Jasmyne is currently working on an independent study that involves researching the academic and cognitive improvements that can be brought on by teaching students how to make short films. The Honors Program has introduced Jasmyne to some of the best and brightest professors and scholars. She has been inspired by these educators and students to really master every aspect of her practice. The Honors Program has offered enriching programs beyond the classroom and school setting to evolve her vision and really transform her approach to her work.
Della Rao, from Levittown, Long Island, was blessed to be raised in a family that encouraged her to pursue her scholastic goals. She has always been especially drawn to English, reading voraciously even as a child and even having her own written work published.
This brought academic ambitions and the desire to help others, oddly enough strengthened by the bullying that she experienced as an adolescent. Rather than remain a victim, Della decided to use what she had experienced in order to help others. Through her work in youth ministry, Della discovered that she was using her passion for linguistic expression as a tool to help struggling teens find their voices. This brought her to the School of Education and her career decision to teach and counsel students.
Della graduated from General Douglas MacArthur High School in her native Levittown at the top of her class. She could not wait to join the St. John’s community and was especially excited to take her place in the University Honors Program. The School of Education’s philosophy that every student matters dovetailed perfectly with her own and has made a perfect fit.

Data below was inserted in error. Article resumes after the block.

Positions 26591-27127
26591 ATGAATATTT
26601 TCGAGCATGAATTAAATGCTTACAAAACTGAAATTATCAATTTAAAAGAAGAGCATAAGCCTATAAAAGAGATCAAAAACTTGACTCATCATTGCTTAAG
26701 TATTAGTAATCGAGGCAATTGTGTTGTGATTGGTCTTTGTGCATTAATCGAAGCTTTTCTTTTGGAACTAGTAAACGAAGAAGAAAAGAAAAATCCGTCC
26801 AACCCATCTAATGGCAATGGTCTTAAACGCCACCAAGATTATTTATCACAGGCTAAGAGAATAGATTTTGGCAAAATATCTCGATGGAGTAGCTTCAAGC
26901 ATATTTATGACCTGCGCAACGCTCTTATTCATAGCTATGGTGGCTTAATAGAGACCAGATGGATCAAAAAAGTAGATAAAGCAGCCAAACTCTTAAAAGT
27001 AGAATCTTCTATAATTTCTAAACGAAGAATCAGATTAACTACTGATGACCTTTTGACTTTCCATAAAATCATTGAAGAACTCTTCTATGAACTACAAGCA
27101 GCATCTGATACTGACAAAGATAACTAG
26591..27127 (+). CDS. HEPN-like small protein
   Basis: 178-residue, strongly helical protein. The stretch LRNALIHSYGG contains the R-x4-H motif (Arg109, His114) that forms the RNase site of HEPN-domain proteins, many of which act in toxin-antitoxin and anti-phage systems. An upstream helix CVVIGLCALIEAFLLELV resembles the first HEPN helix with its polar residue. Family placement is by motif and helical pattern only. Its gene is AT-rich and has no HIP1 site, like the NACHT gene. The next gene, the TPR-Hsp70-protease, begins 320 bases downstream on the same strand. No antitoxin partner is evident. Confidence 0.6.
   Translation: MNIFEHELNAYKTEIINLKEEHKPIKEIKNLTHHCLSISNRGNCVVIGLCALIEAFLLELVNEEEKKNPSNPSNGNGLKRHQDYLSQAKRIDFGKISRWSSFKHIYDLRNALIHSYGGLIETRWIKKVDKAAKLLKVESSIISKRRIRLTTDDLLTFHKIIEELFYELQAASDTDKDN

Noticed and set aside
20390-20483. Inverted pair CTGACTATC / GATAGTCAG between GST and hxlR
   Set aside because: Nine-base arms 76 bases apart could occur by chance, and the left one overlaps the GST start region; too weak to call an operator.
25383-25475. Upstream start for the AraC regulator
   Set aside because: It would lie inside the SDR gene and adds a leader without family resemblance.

Since beginning her collegiate career, Della has earned induction into Kappa Delta Pi (the International Honor Society in Education), a mentorship in the Students Teaching Academic Responsibilities (STAR) Program, and a place on the School of Education’s Dean’s List.
Della believes that the most important asset of the Honors Program is its ability to make every student feel appreciated and significant and that this is one important element of the educating process. With each encouraging e-mail and caring conversation, Della continues to be reminded that the Honors Program has become her academic second home.
Della has fully dedicated herself toward fulfilling her high goals. She is currently enrolled in a five-year program leading to a Bachelor of Science in Education Degree as well as a Master’s Degree in Literacy, all of which will culminate in a license to teach English at the secondary school level. She also hopes some day to become an adjunct professor and to further pursue writing professionally.
Nothing pleases Della more than knowing that she is using her love for English as a tool to influence and inspire others. She holds firm to the belief that if she can use her passion for academic service to make a difference in just one young person’s life, then she has truly become the best educator, and person, she can be. Overall, she cannot thank the directors and faculty of the University Honors Program enough for reinforcing that dream and for being prime examples of what great educators can create.
A proud Southern California native, Joseph Robert Schneider is excited to find himself far from home in New York City. Having decided to attend St. John’s for a number of reasons ranging from the lure of the Honors Program to the generous Provost Scholarship offered to him, Joseph has come to love the University for the many opportunities available to its students. His lifelong bond with his church also has made Saint John’s an especially good fit.